The calendar is slowly ticking toward election day, and with it comes the potential to vastly reshape the future of education in New Jersey. Worrisome trends in allowing political groups to dictate the library collections of schools and youth access to diverse literature have trickled into the state.
Through our school boards and state representatives, these national organizations are trying to find a foothold in Camden County. We must stand up and loudly proclaim that this extremism has no place here.
As a librarian serving teens, I purchase books with the understanding that not every book is for every reader. It is for the teens, often with their parents, to discover what fits their maturity level. Parents have every right to guide their children’s reading choices, but not to make decisions for other people’s children.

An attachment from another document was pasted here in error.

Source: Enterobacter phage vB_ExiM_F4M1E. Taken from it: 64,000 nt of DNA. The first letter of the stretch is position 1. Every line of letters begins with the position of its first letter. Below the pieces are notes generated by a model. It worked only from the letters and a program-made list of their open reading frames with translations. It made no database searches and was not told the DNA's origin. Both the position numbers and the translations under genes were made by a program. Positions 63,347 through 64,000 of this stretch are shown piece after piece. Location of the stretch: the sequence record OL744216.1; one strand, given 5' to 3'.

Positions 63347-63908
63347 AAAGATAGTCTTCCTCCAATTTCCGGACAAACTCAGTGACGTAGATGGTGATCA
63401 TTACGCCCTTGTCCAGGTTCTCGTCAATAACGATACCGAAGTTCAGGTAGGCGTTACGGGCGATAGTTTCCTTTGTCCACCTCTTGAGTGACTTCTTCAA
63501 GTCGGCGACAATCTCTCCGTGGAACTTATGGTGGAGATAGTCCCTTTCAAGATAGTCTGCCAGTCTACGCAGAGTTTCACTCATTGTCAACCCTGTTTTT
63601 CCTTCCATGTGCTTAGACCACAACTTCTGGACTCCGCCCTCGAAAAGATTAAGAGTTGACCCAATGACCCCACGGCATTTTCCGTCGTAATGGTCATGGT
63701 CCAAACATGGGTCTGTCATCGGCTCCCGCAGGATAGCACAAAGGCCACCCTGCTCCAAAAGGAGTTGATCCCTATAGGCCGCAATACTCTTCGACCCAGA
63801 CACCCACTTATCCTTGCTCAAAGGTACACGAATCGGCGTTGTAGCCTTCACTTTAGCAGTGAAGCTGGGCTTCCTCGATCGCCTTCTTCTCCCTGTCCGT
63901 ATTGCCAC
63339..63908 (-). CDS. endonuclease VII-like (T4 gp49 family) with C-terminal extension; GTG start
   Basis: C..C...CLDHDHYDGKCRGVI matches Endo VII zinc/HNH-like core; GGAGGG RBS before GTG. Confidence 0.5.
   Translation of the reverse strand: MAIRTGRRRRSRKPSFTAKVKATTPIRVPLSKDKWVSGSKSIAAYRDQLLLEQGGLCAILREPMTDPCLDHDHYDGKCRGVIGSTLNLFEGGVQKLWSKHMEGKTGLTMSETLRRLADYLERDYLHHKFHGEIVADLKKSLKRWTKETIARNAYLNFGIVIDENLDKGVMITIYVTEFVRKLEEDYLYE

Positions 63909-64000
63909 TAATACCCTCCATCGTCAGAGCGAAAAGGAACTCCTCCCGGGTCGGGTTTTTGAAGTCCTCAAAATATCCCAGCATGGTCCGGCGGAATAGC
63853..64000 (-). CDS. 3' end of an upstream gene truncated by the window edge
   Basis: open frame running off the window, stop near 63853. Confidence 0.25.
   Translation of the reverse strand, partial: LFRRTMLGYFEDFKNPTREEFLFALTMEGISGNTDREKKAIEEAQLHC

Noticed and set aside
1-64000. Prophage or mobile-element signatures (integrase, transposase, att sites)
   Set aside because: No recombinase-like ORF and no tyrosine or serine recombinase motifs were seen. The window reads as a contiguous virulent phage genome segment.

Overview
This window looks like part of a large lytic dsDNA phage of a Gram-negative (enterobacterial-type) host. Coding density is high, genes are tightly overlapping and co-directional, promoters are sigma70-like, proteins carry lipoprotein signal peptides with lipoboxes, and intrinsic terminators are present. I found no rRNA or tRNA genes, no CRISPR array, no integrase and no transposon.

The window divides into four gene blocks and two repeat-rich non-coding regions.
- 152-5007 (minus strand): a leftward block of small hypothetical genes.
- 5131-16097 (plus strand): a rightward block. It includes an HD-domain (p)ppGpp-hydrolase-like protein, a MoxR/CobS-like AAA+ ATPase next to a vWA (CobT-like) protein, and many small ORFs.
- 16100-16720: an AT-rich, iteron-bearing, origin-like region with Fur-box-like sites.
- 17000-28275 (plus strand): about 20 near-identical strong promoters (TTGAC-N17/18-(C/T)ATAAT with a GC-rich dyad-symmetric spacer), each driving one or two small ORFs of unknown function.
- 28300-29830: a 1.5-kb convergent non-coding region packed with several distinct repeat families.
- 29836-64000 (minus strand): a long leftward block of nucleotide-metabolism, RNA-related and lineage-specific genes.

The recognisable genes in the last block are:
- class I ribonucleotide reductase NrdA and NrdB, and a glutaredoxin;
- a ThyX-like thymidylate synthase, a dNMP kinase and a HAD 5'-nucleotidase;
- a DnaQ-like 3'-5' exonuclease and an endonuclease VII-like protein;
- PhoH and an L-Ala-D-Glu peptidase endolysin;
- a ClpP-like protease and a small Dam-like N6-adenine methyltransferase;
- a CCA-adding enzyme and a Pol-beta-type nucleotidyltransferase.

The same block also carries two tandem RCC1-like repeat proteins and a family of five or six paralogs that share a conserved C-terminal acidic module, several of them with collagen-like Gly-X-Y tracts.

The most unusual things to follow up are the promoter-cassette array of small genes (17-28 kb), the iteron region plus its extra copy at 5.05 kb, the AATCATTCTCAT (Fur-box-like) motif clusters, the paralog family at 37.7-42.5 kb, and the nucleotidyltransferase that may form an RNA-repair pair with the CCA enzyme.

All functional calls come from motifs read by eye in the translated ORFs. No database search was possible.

The power of books cannot be overstated. They are not only essential to practicing the fundamental skill of reading. They help young people understand complex issues around them, and those issues will continue to exist in society even if the books do not. Books give readers a glimpse into so many lives, building empathy and compassion. The majority of challenged books feature LGBTQ people or people of color. These young people are in our schools, and they deserve to see themselves represented in books. Their stories should not be silenced because they make someone uncomfortable.
Before election day, we should ask our candidates to sign Unite Against Book Ban’s candidate pledge. This pledge states, “I trust individuals to make their own decisions about what they read. I also believe parents have the right to direct their own child’s reading without dictating what books other people’s children are allowed to read. I denounce the banning of books in schools and libraries.” (https://uniteagainstbookbans.org/pledge/) This affirmation of the freedom to read and the freedom to learn unhindered by outside forces should be an easy sell. When polled about book bans, Americans were decidedly against them. So, ask your candidates to sign the pledge. If they do not agree that all parents have a right to guide their own children’s reading habits, vote for someone who does.